It’s like after a hard workout. Your body is absolutely wracked for days on end, while it recovers and gets used to the “new you”. It’s not a bad thing — it’s a by-product of a good thing, and it will totally be worth it in the long run.

So, I have a completely different view of my pain, these days. And I have a very different attitude towards my experience. Thinking of my pain as the result of me pushing harder to be better, makes the pain about me being driven to be better. That’s a far cry from the old way of thinking and feeling — which was all about me being bad and deserving to be punished.

It’s kind of a “no pain no gain” mentality — “pain is weakness leaving the body” and all that.

So, while I don’t feel physically peachy-keen, most of the time, which at times makes me feel really terrible about being in my own skin, the way I think about feeling crappy has actually restored some of my sense of self. Rather than the pain meaning that I’m deficient, it means that I’m genuinely trying to do better, that I’m motivated and really trying. Waking up today with a headache and fatigue means that yesterday I wanted to be better, and I did something about it.

It’s not about me being in an ideal state at any given point in time. It’s about me being in the middle of a process of improvement that is taking me towards a variety of ideals which I can experience at different points in time. Life isn’t always going to be perfect. Where would be the challenge in that? In fact, it seems to me that the more “yourself” you are, the most challenges you’re going to face, because life likes to keep us guessing — and so do we. I have seen so many people unconsciously create situations that get them in trouble, and I’ve seen so many “good” people dragged into complicated messes, that after close to 50 years of wondering “WHY?!” it’s all I can figure.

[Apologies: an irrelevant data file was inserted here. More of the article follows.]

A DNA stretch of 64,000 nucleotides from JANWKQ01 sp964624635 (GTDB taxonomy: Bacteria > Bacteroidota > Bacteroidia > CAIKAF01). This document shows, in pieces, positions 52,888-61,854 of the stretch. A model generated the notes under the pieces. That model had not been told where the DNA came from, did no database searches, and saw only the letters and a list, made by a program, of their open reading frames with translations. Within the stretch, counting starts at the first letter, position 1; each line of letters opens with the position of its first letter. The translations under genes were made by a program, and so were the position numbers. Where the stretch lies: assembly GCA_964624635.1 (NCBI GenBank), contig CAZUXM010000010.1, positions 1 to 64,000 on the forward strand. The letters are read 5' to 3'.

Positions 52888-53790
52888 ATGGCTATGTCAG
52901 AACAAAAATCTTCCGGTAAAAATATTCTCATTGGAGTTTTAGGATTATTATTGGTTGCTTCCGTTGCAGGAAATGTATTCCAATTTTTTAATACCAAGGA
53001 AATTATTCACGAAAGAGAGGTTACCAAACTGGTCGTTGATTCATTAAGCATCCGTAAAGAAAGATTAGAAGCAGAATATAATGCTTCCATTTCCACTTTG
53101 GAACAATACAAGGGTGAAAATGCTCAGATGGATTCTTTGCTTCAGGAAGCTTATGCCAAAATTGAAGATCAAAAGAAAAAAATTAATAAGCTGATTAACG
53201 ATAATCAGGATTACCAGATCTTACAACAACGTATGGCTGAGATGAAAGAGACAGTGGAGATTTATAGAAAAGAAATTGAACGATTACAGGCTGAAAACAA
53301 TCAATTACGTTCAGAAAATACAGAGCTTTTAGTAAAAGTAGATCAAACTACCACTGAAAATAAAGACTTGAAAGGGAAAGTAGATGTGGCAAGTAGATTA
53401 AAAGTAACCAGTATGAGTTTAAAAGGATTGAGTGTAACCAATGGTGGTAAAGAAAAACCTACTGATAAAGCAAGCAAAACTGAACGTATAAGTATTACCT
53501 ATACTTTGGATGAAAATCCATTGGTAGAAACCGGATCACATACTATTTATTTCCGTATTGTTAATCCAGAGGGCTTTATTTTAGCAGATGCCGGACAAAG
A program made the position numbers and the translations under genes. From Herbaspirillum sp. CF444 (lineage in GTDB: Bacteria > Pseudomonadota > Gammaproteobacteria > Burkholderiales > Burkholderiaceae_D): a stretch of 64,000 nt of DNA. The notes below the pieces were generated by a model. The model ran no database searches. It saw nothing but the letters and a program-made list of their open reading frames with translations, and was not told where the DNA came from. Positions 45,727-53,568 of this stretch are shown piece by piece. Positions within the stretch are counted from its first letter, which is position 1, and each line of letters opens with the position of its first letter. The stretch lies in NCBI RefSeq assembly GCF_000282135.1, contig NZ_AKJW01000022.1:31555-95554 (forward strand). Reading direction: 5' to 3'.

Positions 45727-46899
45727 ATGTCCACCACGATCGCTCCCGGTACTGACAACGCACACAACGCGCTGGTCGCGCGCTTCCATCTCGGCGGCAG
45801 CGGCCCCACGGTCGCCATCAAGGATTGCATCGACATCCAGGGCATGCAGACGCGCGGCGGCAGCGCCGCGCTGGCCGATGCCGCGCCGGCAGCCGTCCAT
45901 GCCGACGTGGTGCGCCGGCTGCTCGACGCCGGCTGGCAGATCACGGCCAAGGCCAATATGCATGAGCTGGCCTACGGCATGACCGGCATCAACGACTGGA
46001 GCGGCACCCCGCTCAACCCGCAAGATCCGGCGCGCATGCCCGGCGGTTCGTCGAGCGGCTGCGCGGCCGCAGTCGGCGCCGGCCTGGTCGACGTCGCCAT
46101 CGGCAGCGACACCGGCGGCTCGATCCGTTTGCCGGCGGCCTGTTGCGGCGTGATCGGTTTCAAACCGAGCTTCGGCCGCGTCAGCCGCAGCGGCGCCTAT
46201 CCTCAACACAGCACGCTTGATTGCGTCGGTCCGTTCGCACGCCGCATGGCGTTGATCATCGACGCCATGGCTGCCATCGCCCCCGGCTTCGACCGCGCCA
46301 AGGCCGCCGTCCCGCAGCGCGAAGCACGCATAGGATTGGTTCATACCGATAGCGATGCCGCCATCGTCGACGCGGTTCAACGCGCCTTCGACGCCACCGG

Being a good person doesn’t mean I’m going to have all good things happen in my life. It means I’m going to have plenty of opportunities to create more good in the lives of myself and everyone around me, no matter what the circumstances.

And that goes for TBI. Lemme tell you, it has been one tough motherf*cker, getting through this, and in a lot of ways, I feel like the “old me” is gone for good. But the “new me” — or maybe the “real me” that I never recognized before — is not so much about being a certain way in certain circumstances, thinking certain thoughts and having certain feelings about things. Maybe the “real me” is actually a dynamic personality who is constantly learning, constantly changing, constantly leaving the old behind.

I think that once upon a time, I knew this. I cleaned out my study, over the weekend and found some old journals from 20+ years ago. Back when I was still wet behind the ears, I had this amazing capacity for fluid adjustment. I think because everything around me was changing all the time, and the multiple TBIs messed with my head so much, I realized that it was pointless for me to try to hang onto anything for long. But then I “grew up” and got all adult-like and what-not, and for some reason, I had it in my head that “I” was a certain way, and that “I” wasn’t going to change.

How strange.